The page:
Now I began to prepare for our special day. I made up a flyer and printed the waivers. I recruited chaperones. I started talking up the event to the kids. But mostly, I began to pray. I passionately prayed no one would get hurt; but I also prayed we’d have enough drivers to get everyone there and that the day would generally “go well.”
Do you pray the “ everything go well” prayer, too? I ask God for “all to go well” in the hope that all will go perfectly. You know…perfectly…without hitch or complication, without conflicts or bad attitudes. What I’m really praying is that everything will go exactly according to my own plans and expectations.
I’ve found that particularly in ministry this prayer rarely goes answered.
Sky Zone day was no exception.
For starters, in the week leading up to the event I lost 2 of my chaperones, one to a family funeral and the other to an unexpected work conference.
Then, the morning of the event, my 5-year-old daughter woke up with a fever. I didn’t have any choice but to leave her behind and pray I wasn’t passing along any terrible virus to my 82-year-old mom.
Twenty-two children, waivers in hand, were happily waiting for us when we arrived at El Crucero. We quickly checked forms and divided kids into cars. Our caravan, including 7 adults and 29 children (the 22 from the block + 7 volunteer’s kids) made it to Sky Zone without incident.
Then we jumped (and jumped and jumped and jumped). The jumping was glorious fun, but while our group radiated joy and laughter inside, outside the sky was growing ever darker and more ominous.
Here in Florida, most days are sunny. Rainy days are the exception, and stormy days are a rarity. But by the time lunchtime rolled round, the entire sky was coming apart. Thunder. Lightning. Torrential rain.
According to my carefully laid plans, we were supposed to go to the Steak and Shake two blocks up the street and feed the kids hamburgers and milkshakes. It was a perfect plan, perfectly prepared. I had called ahead. I had pre-bought gift cards at Sams and clipped coupons in my effort to get the best deal possible. And I had gotten the kids excited for this new restaurant experience.
Braving the downpour, my volunteers and I herded our 29 children through the dark, rainy parking lot into our various vehicles. My van full of girls squealed and made much noise about being wet, but I told them we were having a grand adventure. Don’t you think the rain makes the day more fun, girls?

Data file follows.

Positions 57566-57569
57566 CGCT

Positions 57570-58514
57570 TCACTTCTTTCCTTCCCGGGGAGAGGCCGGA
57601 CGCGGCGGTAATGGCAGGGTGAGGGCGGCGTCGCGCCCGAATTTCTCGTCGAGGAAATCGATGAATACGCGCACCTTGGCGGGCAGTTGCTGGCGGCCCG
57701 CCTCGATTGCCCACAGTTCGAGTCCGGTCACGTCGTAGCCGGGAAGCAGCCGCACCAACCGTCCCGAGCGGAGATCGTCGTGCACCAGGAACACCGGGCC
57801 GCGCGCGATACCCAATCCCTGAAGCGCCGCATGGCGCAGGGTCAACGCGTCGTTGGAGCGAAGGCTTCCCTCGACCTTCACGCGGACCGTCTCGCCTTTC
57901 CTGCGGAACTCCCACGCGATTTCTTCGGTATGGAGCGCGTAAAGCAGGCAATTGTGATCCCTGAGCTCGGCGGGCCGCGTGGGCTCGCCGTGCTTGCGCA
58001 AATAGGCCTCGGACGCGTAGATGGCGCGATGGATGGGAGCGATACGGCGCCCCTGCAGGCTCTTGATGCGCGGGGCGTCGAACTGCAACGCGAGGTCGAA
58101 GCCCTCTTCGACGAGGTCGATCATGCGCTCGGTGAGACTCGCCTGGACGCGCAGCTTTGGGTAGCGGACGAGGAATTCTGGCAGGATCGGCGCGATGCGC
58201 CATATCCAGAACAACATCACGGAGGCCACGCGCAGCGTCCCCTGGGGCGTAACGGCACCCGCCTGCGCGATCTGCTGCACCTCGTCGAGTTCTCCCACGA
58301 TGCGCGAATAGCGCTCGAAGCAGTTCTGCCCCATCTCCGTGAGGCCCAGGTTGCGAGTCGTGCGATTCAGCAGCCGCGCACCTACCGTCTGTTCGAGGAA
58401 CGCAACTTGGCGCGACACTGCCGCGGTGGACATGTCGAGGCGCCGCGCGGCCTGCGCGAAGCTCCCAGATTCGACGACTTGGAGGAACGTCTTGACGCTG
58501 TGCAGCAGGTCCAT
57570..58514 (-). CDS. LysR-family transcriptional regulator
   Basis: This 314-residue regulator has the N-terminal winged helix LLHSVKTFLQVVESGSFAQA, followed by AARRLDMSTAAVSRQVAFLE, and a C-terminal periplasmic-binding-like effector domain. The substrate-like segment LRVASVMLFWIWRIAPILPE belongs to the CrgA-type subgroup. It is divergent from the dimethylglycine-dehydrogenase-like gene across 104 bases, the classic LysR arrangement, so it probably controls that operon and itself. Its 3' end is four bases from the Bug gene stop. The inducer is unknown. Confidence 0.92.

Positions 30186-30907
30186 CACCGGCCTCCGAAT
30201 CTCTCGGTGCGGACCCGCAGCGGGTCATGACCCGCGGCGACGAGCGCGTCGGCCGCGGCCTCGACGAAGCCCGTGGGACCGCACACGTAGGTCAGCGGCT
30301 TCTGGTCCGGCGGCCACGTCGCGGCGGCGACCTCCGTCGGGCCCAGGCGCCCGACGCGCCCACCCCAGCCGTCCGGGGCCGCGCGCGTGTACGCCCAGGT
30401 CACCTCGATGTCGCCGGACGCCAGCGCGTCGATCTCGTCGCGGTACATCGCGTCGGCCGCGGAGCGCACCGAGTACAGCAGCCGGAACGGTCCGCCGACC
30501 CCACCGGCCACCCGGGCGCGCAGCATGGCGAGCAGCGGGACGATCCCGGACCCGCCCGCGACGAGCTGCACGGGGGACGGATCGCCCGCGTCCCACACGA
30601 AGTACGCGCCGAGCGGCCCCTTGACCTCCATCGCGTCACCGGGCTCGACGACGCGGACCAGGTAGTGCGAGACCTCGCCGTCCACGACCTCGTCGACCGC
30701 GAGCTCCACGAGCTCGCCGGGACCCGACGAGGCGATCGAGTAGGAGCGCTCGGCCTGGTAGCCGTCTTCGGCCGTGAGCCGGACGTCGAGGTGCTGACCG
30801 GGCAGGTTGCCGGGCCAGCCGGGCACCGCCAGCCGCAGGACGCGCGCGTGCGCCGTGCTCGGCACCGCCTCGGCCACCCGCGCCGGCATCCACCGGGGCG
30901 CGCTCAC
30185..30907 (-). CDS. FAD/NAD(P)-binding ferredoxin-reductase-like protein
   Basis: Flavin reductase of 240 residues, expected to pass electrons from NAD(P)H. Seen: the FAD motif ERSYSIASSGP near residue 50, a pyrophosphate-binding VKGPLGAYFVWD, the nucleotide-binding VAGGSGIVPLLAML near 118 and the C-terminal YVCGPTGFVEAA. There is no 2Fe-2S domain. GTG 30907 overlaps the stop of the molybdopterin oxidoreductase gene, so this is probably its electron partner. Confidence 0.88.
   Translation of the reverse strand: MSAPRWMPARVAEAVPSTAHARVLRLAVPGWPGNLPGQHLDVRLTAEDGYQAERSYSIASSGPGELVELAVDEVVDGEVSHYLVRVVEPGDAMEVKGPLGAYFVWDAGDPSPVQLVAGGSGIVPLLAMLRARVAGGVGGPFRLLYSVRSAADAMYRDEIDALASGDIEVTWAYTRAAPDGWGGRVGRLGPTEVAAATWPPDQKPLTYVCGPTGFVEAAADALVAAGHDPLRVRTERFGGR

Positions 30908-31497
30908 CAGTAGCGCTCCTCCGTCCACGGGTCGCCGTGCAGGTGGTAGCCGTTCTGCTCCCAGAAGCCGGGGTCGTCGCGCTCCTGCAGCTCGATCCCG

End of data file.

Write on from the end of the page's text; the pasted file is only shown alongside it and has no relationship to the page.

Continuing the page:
Meanwhile I tightened my grip on the steering wheel and snaked my way through rain and traffic to Steak and Shake where I was met by an employee waiting to tell me that the storm had caused them to lose power. We would have to go somewhere else.
I quickly tried to coordinate with the other 5 drivers what was to be done. There were no other viable restaurants in the immediate area, so we planned to make our way to a Chick fil A about 10 minutes away.
Chick fil A was chaos. By some mercy, we eventually got everyone fed, shuffled back into cars and safely delivered to their own doorsteps.
I will not say that the day was easy. I had prayed that “all would go well” and then encountered loss of volunteers, a sick child, an unexpected (and expensive) change of plans and an epic storm.
And, yet, the day did go well. God provided a good turn out of children, an adequate number of vehicles and chaperones, an alternate lunch spot, and safe passage through the rain and traffic. All of the children were allowed to jump (even though I later learned that some of their waivers were not fully acceptable). No one got hurt. Everyone had fun. Grownups and kids strengthened their relationships, and God was glorified.
I used to think that if God loved me, he would smooth the path for me. I’m an “acts of service” girl and feel most loved when someone helps me out. It has taken me a long time to accept the fact that when I choose to take the road of sacrificial love and compassion in Jesus’ name, God, more often than not, allows the road to be littered with complications and difficulties. But, in the end, all is well, because God is in our midst and his love is never failing. I just need to remember to stop looking at myself and my own worries and frustrations to see it.